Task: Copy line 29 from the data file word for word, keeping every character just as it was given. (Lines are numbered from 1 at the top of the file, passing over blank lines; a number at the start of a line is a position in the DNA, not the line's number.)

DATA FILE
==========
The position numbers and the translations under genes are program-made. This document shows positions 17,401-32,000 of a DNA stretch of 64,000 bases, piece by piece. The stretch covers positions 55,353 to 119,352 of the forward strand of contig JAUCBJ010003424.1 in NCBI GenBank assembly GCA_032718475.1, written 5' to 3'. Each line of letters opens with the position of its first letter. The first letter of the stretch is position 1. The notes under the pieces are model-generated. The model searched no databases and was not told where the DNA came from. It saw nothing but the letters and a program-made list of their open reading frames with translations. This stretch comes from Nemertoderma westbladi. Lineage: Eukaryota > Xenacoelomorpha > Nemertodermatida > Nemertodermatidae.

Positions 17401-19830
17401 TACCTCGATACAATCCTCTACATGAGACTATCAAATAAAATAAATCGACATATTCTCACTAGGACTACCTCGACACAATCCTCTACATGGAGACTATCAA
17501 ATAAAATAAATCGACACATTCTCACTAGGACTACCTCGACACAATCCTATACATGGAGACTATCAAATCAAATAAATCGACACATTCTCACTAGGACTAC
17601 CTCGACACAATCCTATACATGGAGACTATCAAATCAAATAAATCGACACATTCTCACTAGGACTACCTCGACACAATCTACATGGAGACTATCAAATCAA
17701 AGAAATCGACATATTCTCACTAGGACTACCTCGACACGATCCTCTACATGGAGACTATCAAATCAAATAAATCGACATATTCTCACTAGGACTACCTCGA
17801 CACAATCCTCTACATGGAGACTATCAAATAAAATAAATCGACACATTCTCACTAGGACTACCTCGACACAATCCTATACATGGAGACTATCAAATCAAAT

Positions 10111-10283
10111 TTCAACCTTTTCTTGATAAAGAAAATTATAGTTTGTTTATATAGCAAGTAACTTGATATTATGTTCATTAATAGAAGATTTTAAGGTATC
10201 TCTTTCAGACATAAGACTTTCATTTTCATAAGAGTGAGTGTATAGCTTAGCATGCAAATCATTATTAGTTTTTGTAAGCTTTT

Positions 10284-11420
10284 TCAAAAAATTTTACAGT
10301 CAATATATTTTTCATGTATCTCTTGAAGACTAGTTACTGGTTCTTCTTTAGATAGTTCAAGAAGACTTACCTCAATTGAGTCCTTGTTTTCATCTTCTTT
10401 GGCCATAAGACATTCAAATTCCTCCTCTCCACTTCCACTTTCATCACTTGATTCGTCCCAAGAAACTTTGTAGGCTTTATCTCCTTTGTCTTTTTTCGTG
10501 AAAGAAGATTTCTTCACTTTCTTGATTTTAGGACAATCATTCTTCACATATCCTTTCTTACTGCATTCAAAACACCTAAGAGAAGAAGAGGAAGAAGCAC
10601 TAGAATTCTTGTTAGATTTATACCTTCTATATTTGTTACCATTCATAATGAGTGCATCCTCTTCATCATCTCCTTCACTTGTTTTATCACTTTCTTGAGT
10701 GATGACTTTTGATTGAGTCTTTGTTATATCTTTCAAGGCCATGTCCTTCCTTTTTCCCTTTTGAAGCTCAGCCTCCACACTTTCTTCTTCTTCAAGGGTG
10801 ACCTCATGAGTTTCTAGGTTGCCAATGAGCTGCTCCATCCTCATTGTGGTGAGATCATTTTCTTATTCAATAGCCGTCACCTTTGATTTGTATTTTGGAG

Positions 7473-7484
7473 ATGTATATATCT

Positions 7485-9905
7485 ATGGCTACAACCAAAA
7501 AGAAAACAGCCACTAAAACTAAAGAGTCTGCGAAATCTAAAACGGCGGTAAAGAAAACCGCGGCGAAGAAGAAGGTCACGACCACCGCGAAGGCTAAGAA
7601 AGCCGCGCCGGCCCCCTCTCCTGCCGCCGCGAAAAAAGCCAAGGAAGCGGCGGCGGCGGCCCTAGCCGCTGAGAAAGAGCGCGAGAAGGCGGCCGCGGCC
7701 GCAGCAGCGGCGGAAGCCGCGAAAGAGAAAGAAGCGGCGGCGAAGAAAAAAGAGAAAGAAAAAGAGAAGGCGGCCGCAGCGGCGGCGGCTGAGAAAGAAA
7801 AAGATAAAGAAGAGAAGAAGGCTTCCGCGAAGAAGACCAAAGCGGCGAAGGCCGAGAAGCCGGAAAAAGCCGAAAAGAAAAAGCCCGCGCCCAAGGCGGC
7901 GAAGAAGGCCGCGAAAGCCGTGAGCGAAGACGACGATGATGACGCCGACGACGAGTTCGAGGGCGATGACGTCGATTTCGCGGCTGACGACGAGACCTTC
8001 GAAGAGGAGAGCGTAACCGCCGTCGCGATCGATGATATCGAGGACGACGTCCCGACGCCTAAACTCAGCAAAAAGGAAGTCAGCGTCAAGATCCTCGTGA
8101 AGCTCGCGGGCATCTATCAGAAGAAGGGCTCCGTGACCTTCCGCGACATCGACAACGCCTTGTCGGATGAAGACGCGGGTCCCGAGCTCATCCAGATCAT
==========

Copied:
8101 AGCTCGCGGGCATCTATCAGAAGAAGGGCTCCGTGACCTTCCGCGACATCGACAACGCCTTGTCGGATGAAGACGCGGGTCCCGAGCTCATCCAGATCAT